In 2020, the San Francisco Recreation and Parks Department decided the best way to celebrate the 150th anniversary of Golden Gate Park would be a Texas concessionaire running a giant lighted “Sky Wheel” ride in the Music Concourse. Most folks call this a Ferris wheel, a name inherited from George Ferris's invention at the 1893 World's Columbian Exposition in Chicago.
The wheel’s tangential connection to park history is that a much smaller one operated nearby as part of the 1894 California Midwinter International Exposition, better known as the Midwinter Fair. (To avoid a lawsuit with Ferris, it was officially called the “Firth Wheel.”)
The Music Concourse was created for the exposition and there are actual relics of the fair still there today: benches with iron frames stamped “1894 Midwinter Fair,” the Dore vase in front of the de Young Museum, and a defiant statue of the ancient Spartan king Leonidas.
By recycling attractions and concessions from the much grander 1893 Chicago fair the Midwinter exposition organizers hoped to jump-start a lousy local economy, showcase California as resource-rich, and crown San Francisco as the “Imperial City on the Western Sea.”
This included lots of Manifest Destiny and racist garbage mixed with some pretty architecture and light shows. It was a fair that had something for everyone, I guess. There’s lots to read and pictures to ogle (I'll share links throughout), but here are ten highlights from the 1894 Midwinter Fair:
Number 1: Let’s start with the stars of the show. Performances by Dahomean men and women were the big hit of both the 1893 Columbian Exposition and the 1894 Midwinter Fair. Subjected to endless racist tropes in the press and who knows what abuse in person, the performers were at least given respect by a black fraternal lodge in San Francisco, which hosted a celebratory banquet in their honor. While Dahomean men and woman starred at a fair with themes of white supremacy and expansionist ambition, their 300-year-old kingdom in present-day Benin was being lost in a war of colonization with France.
Number 2: The above lithograph gives some justice to the colorfulness of the 1894 exposition that black and white photos do not. The Midwinter Fair actually had a Director of Color and the overall scheme was meant to reflect California’s “climactic conditions.”
Number 3: One of the many over-the-top commercial exhibits inside the Manufacturers and Liberal Arts building was the H. Liebes & Co. million-dollar fur exhibit. Wallpaper made of furry animals, clothing made of furry animals, rugs made of furry animals, and furry animals made into side tables. As I said, this fair had something to offer, er, offend everyone.
Number 4: The Mechanical Arts Building stood roughly where the California Academy of Sciences is today. In addition to exhibits of generators, mining equipment, and mineral collections, the building served double-duty by housing the steam works that powered the entire fair, including the first wheel ride in the park, visible on the left side of the color slide above.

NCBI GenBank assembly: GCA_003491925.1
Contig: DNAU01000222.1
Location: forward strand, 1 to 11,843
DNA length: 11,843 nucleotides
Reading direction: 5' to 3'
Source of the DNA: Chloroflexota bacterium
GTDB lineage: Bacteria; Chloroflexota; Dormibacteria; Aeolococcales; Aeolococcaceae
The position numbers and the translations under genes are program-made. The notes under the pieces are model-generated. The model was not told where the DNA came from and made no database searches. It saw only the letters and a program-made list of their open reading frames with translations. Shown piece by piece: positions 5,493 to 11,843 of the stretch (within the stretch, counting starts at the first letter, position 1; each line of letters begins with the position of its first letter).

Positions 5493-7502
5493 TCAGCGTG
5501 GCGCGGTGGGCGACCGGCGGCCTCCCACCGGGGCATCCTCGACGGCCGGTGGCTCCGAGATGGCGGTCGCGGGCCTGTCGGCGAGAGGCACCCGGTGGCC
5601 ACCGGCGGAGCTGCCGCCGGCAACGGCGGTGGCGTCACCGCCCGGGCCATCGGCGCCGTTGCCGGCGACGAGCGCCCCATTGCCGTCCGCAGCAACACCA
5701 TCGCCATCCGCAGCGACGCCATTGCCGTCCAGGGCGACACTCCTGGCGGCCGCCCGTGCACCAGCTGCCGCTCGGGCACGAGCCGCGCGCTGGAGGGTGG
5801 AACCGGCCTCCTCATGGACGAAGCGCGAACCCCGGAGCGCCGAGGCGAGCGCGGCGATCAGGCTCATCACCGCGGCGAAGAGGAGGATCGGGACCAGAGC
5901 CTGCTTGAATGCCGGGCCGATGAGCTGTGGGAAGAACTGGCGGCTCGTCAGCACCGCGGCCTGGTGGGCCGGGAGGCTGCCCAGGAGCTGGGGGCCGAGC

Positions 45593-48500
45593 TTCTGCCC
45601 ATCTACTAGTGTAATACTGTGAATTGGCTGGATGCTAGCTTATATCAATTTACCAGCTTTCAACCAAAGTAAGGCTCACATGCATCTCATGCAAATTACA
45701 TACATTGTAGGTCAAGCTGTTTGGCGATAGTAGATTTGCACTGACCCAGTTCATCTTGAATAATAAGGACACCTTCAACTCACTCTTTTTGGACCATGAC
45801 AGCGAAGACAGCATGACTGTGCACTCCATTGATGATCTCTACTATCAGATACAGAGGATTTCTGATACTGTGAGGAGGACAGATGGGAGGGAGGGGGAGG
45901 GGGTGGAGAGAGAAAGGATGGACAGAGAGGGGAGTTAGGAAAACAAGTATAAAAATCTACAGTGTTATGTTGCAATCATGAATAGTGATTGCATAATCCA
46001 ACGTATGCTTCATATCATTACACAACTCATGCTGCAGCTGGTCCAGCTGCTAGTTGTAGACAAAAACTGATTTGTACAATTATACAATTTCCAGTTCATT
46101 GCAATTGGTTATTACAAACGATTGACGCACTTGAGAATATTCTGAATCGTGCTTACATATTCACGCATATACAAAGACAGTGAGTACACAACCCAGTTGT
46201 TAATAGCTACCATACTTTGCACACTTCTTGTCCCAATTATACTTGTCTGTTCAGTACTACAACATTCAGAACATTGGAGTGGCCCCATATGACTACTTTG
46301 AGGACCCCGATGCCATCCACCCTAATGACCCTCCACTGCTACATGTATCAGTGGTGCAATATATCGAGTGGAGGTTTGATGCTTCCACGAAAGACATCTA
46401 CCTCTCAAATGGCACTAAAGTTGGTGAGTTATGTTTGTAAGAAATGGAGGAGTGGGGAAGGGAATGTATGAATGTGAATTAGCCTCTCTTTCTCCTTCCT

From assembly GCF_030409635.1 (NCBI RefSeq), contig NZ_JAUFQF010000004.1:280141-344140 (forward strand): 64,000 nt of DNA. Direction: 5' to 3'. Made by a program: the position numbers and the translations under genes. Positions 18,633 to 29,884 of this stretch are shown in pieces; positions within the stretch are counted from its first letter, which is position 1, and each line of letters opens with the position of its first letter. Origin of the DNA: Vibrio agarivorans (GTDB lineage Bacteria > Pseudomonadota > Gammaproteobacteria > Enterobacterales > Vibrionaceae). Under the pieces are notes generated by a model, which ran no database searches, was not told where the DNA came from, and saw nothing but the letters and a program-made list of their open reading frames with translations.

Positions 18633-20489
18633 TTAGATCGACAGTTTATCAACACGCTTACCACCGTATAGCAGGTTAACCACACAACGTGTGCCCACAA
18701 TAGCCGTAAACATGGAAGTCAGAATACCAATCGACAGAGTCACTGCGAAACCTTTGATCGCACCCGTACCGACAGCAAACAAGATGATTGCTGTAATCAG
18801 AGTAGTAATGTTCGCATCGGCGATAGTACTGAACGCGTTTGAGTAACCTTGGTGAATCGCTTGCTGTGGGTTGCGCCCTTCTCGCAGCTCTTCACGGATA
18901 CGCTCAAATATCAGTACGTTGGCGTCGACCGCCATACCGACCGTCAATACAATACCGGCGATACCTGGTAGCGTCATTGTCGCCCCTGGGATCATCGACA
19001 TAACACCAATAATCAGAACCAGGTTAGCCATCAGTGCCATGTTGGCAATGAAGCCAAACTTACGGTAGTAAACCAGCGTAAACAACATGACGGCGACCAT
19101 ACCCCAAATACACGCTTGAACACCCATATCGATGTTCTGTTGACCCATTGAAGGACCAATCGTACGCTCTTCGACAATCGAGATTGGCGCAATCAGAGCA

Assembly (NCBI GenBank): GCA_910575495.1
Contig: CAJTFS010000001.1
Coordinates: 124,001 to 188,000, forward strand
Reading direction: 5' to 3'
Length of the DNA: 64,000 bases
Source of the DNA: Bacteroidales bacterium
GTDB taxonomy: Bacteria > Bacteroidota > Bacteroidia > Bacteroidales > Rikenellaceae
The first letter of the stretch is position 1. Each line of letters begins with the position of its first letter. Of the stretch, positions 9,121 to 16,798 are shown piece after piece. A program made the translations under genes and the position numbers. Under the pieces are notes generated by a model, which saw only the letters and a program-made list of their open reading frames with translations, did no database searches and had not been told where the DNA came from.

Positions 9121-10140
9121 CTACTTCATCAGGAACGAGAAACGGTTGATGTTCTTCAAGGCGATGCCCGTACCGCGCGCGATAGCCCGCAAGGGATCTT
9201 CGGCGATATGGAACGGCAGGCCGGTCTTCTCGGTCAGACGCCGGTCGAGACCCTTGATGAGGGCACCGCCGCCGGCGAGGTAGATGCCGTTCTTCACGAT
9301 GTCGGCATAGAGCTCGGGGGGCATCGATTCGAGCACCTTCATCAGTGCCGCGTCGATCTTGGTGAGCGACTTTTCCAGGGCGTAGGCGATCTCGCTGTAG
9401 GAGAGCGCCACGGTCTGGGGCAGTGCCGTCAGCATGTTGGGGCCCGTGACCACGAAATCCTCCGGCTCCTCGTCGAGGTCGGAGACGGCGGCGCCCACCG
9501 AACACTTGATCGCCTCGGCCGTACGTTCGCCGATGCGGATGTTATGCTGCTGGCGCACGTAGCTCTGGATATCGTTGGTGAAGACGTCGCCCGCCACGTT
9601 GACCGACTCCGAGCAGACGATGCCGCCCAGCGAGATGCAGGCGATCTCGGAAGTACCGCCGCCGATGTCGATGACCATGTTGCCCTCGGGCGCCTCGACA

Number 5: Across the concourse from the Mechanical Arts Building was the Horticultural and Agriculture Building. What better way to demonstrate California’s fertility than to make sculptures of the state’s agricultural bounty? Like a knight in armor made of prunes. Or an elephant made of walnuts.
Number 6: Next door to the Horticultural Building was the Fine Arts Building, one of the only fair buildings intended to be permanent when it was constructed. This was the ancestor of today’s de Young Museum. As Egyptology was all the rage, it was designed to look like a pharaoh's tomb. The Santa Barbara county building went with something similar, as did a hoochie-coochie dancer concession.
Number 7: Behold above the ugliest fountain ever created. A ham-handed allegory of the state, it had mining sluices, cacti, grizzly bears, sea lions, and cornucopia plastered over it. And if you still didn’t get it, the words: “California, Land of Sunshine, Fruit and Flowers” were affixed near the top. The “Mooresque” structure behind it was the fair's Administration Building.
Number 8: Dante’s Inferno was a scare attraction in which one entered the mouth of a dragon’s head to stumble through a dark cave with red light bulbs and be poked by the pitchforks of guys in devil costumes. How come we didn’t bring this back for the park’s birthday instead of the wheel ride?
Number 9: Performer Achille Philion entertained fair-goers by walking atop a giant globe fifty feet in the air and maneuvered it down a narrow spiral track to the ground. What a stud!
Number 10: We wrap up with Bonet’s electric tower. A third the size of the Eiffel tower, it had Paris beat with a programmed light show and spotlight so powerful that supposedly one could read a newspaper at 3rd and Market Streets by its beam. Electric light was still new and exciting and a main attraction of the Midwinter Fair overall.
That’s it! There’s lots to read and many more images of the 1894 Midwinter Fair out in the world. Try Western Neighborhoods Project (WNP), OpenSFHistory, and the References section at the bottom of the fair's Wikipedia page is pretty darned good.